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dc.contributor.authorMartínez Pardo, Esmeraldo
dc.contributor.authorRomero Arenas, Salvador
dc.contributor.authorMartínez Ruiz, Enrique
dc.contributor.authorRubio Arias, Jacobo Ángel
dc.contributor.authorAlcaraz Ramón, Pedro Emilio
dc.date.accessioned2018-05-14T15:07:46Z
dc.date.available2018-05-14T15:07:46Z
dc.date.issued2014-11
dc.identifier.citationMartínez-Pardo, E., Romero-Arenas, S., Martínez-Ruiz, E., Rubio-Arias, J. A., & Alcaraz, P. E. (2014). Effect of a whole-body vibration training modifying the training frequency of workouts per week in active adults. The Journal of Strength & Conditioning Research, 28(11), 3255-3263.es
dc.identifier.other10.1519/JSC.0000000000000531
dc.identifier.urihttp://hdl.handle.net/10952/3169
dc.description.abstractThe aim of this study was to evaluate the effects of whole-body vibration by varying the training frequency (2 or 3 sessions per week) on the development of strength, body composition, and mechanical power. Forty-one (32 men and 9 women) recreationally active subjects (21.4 ± 3.0 years old; 172.6 ± 10.9 cm; 70.9 ± 12.3 kg) took part in the study divided in 2 experimental groups (G2 = 2 sessions per week, G3 = 3 sessions per week) and a control group (CG). The frequency of vibration (50 Hz), amplitude (4 mm), time of work (60 seconds), and time of rest (60 seconds) were constant for G2 and G3 groups. Maximum isokinetic strength, body composition, and performance in vertical jumps were evaluated at the beginning and the end of the training cycle. A statistically significant increase of isokinetic strength was observed in G2 and G3 at angular velocities of 60, 180, and 270°·s-1. Total fat-free mass was statistically significantly increased in G2 (0.9 ± 1.0 kg) and G3 (1.5 ± 0.7 kg). In addition, statistically significant differences between G3 and CG (1.04 ± 1.7%) (p = 0.05) were found. There were no statistically significant changes in the total fat mass, fat percentage, bone mineral content, and bone mineral density in any of the groups. Both vibration training schedules produced statistically significant improvements in isokinetic strength. The vibration magnitude of the study presented an adaptation stimulus for muscle hypertrophy. The vibration training used in this study may be valid for athletes to develop both strength and hypertrophy of the lower limbs.es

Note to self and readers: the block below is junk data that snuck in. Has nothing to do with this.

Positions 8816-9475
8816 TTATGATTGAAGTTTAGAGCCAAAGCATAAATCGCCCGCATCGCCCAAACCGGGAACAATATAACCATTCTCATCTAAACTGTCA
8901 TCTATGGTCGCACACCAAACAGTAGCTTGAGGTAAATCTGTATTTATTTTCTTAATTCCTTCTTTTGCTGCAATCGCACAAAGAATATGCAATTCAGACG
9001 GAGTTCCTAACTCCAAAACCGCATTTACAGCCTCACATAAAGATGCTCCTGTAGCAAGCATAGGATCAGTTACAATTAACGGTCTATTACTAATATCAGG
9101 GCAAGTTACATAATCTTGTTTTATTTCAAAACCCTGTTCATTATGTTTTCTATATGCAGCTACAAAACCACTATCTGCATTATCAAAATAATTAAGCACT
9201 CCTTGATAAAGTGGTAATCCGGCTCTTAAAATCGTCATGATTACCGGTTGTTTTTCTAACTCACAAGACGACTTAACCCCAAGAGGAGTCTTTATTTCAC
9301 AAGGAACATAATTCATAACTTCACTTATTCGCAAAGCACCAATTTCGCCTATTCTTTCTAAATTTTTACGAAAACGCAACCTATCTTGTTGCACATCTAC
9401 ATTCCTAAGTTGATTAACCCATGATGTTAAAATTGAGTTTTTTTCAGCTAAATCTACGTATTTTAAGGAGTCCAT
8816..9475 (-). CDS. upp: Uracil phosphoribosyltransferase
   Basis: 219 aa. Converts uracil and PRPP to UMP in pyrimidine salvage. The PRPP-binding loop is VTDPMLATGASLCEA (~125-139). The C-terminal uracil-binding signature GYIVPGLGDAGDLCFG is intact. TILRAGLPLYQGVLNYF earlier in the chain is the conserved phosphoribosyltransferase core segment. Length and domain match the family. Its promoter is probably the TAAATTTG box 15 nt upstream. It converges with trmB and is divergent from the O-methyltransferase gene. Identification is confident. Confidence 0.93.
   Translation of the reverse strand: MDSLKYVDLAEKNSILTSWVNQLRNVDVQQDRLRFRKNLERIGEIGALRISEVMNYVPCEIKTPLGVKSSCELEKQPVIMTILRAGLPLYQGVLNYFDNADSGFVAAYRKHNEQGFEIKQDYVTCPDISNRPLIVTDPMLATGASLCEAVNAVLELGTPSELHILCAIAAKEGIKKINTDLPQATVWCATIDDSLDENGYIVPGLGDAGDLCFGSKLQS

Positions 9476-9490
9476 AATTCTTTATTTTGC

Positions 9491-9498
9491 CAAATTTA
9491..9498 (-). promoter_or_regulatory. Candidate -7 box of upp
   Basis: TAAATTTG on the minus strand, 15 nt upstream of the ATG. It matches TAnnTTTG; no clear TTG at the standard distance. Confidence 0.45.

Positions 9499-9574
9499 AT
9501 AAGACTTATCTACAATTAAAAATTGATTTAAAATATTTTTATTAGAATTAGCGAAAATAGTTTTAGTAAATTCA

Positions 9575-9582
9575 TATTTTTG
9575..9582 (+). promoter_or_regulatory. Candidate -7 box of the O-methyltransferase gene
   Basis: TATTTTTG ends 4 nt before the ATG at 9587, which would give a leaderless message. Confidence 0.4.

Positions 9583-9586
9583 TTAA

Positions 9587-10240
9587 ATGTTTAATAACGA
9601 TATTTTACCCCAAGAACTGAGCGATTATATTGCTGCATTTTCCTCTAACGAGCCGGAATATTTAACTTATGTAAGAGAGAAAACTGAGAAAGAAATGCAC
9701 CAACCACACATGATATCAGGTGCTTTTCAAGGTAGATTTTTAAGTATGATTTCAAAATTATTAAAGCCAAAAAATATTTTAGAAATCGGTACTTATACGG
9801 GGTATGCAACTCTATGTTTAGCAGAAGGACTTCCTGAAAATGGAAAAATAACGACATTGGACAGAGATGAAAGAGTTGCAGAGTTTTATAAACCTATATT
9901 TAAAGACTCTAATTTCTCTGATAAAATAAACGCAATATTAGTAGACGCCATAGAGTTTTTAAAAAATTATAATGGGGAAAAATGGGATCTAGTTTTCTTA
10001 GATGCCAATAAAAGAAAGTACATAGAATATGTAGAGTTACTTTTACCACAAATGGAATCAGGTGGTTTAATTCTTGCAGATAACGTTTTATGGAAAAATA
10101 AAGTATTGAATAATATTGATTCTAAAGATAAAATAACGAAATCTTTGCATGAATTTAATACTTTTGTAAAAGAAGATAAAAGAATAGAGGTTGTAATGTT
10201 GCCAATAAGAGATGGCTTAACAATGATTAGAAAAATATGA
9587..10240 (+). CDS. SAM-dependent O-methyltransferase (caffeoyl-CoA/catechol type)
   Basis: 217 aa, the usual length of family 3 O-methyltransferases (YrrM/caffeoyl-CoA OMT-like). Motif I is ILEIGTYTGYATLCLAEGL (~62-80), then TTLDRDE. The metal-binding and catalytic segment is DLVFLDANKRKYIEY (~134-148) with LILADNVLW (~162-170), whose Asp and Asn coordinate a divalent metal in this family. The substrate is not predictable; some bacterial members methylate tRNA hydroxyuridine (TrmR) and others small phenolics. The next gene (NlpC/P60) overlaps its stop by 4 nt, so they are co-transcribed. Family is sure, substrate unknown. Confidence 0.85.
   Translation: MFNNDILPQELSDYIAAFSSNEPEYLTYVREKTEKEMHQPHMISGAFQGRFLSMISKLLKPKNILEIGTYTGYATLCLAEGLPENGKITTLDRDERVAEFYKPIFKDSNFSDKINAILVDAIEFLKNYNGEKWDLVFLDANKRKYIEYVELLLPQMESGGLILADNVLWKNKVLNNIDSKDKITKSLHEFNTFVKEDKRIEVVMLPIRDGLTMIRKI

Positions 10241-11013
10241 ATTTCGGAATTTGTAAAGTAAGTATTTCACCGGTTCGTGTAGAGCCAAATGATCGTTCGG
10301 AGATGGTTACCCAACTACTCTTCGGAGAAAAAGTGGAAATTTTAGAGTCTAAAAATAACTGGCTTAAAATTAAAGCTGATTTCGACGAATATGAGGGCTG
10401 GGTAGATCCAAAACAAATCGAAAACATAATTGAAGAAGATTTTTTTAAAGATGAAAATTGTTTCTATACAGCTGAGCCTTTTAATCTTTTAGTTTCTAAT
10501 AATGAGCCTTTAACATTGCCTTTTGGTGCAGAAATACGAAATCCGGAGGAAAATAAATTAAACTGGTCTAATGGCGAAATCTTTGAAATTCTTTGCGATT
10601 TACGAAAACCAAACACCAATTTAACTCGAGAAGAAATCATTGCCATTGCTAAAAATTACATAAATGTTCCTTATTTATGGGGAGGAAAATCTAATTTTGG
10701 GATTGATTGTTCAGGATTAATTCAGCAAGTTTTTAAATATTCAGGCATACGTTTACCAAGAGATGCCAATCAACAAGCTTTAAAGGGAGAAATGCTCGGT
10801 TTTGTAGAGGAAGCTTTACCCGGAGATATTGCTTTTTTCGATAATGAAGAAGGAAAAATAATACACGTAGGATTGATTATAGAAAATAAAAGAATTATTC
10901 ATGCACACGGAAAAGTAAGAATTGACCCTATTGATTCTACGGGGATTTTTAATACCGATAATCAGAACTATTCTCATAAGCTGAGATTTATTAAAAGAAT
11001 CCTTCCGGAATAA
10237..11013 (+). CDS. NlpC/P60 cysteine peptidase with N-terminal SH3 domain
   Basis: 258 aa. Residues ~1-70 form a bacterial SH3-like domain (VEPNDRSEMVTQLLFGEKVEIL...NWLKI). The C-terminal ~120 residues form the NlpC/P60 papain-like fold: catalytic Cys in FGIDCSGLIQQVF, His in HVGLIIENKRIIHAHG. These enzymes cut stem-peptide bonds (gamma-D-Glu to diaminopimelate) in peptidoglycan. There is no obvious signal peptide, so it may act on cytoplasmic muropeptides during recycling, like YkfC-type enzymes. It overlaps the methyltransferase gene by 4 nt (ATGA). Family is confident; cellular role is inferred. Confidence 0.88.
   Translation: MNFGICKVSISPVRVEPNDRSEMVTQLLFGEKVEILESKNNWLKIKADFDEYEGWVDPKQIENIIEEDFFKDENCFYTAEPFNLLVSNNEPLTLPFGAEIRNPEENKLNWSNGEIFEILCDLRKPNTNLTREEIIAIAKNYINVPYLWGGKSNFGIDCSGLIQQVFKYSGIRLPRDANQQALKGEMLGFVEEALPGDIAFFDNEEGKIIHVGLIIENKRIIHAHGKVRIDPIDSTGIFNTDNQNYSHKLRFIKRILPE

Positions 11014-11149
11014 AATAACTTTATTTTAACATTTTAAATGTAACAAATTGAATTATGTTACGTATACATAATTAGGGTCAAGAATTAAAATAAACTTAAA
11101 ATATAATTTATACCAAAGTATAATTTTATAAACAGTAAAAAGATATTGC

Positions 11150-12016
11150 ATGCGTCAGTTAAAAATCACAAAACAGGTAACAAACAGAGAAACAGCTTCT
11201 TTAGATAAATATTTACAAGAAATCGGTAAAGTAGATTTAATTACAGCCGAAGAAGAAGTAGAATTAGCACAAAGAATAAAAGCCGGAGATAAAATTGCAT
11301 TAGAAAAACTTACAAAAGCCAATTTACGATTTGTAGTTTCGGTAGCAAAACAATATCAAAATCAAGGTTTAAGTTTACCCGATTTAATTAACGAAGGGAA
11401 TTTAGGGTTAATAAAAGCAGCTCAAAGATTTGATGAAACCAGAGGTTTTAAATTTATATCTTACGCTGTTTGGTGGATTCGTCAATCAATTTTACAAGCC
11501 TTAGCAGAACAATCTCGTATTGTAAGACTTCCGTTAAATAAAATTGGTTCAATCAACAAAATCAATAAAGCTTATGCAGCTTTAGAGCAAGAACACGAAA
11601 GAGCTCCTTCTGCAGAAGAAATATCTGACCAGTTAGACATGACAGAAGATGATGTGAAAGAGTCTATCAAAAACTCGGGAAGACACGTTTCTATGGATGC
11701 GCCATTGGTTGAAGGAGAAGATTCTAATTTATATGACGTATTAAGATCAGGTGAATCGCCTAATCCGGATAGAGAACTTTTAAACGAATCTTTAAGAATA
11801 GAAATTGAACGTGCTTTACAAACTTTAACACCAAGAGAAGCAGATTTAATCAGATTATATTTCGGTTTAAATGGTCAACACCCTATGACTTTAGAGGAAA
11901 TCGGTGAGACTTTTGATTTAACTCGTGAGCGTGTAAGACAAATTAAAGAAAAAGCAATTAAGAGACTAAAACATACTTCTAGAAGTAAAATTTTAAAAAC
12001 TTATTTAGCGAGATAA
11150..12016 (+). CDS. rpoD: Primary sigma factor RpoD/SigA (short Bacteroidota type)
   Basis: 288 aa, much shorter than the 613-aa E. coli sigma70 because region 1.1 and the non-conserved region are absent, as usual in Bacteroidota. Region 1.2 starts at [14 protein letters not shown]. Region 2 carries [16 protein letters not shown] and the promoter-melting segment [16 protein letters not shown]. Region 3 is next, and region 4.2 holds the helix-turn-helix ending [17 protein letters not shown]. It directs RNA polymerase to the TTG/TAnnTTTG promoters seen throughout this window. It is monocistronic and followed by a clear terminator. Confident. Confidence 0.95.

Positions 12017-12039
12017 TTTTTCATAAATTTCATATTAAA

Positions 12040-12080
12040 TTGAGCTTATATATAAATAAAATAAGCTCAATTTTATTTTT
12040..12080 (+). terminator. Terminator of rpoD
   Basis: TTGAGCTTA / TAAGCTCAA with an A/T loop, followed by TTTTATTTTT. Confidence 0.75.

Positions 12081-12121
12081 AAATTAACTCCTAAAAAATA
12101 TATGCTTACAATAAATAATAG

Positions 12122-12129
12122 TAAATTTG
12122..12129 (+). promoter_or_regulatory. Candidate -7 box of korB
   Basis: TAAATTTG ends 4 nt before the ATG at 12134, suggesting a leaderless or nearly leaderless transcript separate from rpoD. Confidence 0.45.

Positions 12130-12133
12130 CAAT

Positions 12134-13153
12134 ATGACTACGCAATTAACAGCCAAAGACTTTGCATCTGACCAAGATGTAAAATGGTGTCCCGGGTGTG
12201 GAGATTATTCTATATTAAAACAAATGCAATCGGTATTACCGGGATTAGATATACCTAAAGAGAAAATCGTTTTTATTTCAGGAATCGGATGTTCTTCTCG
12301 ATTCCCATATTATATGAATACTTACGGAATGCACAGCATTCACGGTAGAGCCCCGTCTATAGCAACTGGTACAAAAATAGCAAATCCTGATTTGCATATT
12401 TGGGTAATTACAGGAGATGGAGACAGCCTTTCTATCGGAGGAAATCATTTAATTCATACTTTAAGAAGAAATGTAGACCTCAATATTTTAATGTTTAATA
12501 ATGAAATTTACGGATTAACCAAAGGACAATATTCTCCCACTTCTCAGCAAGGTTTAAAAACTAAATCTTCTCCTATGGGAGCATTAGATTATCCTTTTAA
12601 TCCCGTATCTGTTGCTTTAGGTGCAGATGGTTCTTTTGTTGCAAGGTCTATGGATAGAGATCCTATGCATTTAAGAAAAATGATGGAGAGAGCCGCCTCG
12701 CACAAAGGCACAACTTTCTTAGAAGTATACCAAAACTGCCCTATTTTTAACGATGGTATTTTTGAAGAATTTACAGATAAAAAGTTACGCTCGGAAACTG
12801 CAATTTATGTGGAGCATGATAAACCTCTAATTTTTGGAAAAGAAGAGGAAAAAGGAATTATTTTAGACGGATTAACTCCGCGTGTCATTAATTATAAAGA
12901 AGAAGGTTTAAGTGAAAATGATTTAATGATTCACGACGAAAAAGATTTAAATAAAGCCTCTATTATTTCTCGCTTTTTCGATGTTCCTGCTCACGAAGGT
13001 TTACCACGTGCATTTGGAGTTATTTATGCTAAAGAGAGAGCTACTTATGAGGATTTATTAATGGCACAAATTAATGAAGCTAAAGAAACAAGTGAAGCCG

dc.language.isoenes
dc.rightsAttribution-NonCommercial-NoDerivatives 4.0 Internacional*
dc.rights.urihttp://creativecommons.org/licenses/by-nc-nd/4.0/*
dc.subjectVibration platformes
dc.subjectStrengthes
dc.subjectPoweres
dc.subjectBody compositiones
dc.titleEffect of a Whole-Body Vibration Training Modifying the Training Frequency of Workouts per Week in Active Adultses
dc.typearticlees
dc.rights.accessRightsopenAccesses
dc.journal.titleJournal of Strength and Conditioning Researches
dc.volume.number28es
dc.issue.number11es
dc.description.disciplineActividad Física y Deportees


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Attribution-NonCommercial-NoDerivatives 4.0 Internacional
Except where otherwise noted, this item's license is described as Attribution-NonCommercial-NoDerivatives 4.0 Internacional